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Dice and miniatures, including a plastic Manticore, stand on top of the Quest of Yore rulebook with a few dice. Image: The OP Games

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Pixar’s Onward spawned a surprisingly good D&D clone

For Pixar fans or families looking to get into tabletop RPGs, Onward’s Quests of Yore is the real deal

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Charlie Hall is Polygon’s tabletop editor. In 10-plus years as a journalist & photographer, he has covered simulation, strategy, and spacefaring games, as well as public policy.

Pixar’s Onward got a raw deal: The movie only had two weeks in theaters before the pandemic set in and movie theaters shut down. Disney released the feature film on the Disney Plus streaming service, but the die was already cast, so to speak.

So imagine my surprise when tabletop game publisher The OP Games announced it was making a lavish new tabletop role-playing starter set based on the film. I’ve spent the last week poring over that game, Quests of Yore: Barley’s Edition, and I’m absolutely floored by how rich it is. More than just a movie tie-in, it’s a family-friendly TTRPG with all the fixins and a meaty campaign. For those who enjoyed Onward or took comfort in its message of hope and inspiration, this is the perfect way to extend that experience at the table.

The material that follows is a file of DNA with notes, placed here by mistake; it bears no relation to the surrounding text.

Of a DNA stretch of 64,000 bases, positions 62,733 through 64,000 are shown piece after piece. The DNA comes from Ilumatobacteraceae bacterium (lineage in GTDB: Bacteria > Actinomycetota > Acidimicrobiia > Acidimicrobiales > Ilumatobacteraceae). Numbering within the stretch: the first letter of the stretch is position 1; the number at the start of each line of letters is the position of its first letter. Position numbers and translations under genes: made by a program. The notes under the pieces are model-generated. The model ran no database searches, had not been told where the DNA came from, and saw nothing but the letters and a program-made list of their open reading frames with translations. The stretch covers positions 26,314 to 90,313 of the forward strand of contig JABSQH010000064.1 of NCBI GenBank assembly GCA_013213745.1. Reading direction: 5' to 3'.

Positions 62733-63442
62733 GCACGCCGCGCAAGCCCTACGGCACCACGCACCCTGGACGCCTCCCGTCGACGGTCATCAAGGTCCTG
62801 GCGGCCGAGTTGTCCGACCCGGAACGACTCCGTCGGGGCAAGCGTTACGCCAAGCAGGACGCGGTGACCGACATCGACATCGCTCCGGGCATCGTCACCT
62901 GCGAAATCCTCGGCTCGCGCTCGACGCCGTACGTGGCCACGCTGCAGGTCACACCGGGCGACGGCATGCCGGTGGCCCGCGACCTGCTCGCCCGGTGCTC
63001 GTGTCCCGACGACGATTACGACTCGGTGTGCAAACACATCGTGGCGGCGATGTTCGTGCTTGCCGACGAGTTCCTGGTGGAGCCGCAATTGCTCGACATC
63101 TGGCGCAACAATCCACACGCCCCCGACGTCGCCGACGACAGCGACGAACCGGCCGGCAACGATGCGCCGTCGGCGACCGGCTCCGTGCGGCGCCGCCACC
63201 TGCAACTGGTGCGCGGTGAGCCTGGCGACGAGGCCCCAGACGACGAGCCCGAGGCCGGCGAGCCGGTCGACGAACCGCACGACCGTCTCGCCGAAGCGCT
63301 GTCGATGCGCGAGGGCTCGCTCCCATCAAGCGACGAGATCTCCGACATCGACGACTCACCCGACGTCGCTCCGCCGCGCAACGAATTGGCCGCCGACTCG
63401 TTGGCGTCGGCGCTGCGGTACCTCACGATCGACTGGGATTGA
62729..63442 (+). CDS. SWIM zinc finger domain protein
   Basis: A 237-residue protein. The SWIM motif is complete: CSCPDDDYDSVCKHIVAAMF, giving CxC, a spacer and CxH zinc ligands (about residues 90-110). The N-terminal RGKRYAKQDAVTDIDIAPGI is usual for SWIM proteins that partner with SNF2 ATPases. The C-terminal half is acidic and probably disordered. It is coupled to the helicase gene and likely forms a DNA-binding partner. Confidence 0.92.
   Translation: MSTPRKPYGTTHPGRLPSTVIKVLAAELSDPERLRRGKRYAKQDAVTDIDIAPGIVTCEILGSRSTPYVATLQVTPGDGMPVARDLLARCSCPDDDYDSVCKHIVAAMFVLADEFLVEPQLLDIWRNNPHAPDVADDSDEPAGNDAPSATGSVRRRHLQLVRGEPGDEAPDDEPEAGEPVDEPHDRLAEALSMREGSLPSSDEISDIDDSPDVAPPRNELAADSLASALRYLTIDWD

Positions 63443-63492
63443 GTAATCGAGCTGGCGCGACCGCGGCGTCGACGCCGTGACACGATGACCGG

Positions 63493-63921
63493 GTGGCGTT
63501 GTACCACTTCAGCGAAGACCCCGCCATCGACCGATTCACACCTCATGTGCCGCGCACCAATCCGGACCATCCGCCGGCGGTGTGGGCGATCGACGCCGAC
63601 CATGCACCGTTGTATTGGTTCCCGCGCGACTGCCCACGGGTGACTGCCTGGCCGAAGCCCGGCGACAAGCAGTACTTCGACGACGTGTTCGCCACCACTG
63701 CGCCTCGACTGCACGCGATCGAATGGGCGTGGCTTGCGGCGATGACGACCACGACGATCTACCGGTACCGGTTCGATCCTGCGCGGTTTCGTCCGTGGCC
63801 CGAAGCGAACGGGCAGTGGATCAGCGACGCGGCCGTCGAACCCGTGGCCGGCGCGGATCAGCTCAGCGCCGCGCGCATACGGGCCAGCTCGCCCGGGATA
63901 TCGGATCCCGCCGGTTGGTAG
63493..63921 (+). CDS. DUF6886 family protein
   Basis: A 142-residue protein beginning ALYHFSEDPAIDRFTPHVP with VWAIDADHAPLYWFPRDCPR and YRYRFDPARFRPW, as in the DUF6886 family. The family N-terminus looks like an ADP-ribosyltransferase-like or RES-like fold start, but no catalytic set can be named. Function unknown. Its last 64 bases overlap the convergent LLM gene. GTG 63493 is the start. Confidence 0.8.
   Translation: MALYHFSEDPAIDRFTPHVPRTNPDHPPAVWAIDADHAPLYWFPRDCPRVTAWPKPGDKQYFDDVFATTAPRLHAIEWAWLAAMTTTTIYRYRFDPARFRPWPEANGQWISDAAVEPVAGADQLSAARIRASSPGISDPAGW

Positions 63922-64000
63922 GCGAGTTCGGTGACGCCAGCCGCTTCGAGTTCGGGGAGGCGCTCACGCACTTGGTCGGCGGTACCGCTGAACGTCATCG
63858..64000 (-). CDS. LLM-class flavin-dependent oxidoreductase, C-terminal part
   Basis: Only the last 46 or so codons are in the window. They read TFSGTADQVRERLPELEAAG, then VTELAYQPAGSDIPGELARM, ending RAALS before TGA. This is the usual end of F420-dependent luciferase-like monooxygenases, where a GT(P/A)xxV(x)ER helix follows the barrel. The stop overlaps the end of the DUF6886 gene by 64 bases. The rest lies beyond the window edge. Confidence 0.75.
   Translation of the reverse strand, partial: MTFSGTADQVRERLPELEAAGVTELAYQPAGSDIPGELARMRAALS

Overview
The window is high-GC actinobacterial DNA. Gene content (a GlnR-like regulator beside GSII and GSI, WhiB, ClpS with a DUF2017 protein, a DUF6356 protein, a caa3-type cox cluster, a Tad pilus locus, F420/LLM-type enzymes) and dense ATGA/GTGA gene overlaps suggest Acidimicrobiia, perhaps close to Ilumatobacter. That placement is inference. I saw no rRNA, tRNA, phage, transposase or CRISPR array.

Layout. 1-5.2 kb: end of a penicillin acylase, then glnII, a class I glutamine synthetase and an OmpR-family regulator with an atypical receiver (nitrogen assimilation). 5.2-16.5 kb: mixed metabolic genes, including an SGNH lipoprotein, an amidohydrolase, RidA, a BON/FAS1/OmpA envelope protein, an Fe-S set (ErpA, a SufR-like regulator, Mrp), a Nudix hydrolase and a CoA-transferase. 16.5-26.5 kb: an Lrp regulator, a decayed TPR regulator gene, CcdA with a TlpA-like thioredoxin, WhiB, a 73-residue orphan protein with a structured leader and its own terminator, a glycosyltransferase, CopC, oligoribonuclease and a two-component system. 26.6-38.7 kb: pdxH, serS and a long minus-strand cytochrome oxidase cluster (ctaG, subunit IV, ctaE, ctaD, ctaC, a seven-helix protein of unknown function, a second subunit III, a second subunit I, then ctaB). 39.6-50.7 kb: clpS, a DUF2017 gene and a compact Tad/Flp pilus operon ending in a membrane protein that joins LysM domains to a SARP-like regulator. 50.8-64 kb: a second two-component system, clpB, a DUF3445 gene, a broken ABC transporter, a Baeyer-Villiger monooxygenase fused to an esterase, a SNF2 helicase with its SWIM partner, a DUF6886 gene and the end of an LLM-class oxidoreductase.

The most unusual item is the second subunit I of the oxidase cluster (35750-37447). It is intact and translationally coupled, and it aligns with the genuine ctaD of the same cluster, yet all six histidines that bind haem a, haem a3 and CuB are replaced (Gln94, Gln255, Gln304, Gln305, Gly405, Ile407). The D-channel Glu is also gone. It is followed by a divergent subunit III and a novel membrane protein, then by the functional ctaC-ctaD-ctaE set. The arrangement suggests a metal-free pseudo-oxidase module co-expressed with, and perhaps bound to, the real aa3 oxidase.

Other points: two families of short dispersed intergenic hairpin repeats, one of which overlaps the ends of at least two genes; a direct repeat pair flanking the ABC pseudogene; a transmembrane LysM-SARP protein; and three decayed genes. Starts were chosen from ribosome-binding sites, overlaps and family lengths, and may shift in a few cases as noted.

It all starts with the box itself, which is medium-sized but nearly five inches deep — almost like a pint-sized Gloomhaven. Removing the plastic wrapper removes the Pixar branding and the name of the film itself. What’s left behind is an in-fiction representation of a Dungeons & Dragons analogue. Of course, this isn’t just any copy of Quests of Yore. It’s the very same copy that main characters Barley (Chris Pratt) and Ian (Tom Holland) grew up playing, complete with wear and tear, notes in the margin, and just a hint of Cheetos dust (or whatever Cheetos are called in the Onward universe).

The components inside Quests of Yore all laid out for display. The game master’s screen shows a wizard squaring off against a dragon, with doodles and faux masking tape holding it together. Image: The OP Games

I was immediately overwhelmed with just how much stuff there is inside. There’s an 84-page Advanced Player’s Guide, a 135-page Tome of Quests, 16 polyhedral dice, and 151 cards — including the Phoenix Gem, an artifact that played a central role in the film. There’s also plenty of cardboard tokens and a selection of simple terrain tiles to choose from; a game master’s screen to hide your rolls from players; and nine full-color double-sided character sheets. Add in six miniatures inspired by the movie’s opening sequence, and it’s a tremendous value at $49.99. There’s even a thoughtful plastic pack-in to keep everything organized.

A dragon holding an orb stands next to a rogue-like character called a vagabond and a powerful wizard.
The pre-assembled multipart plastic miniatures are top notch.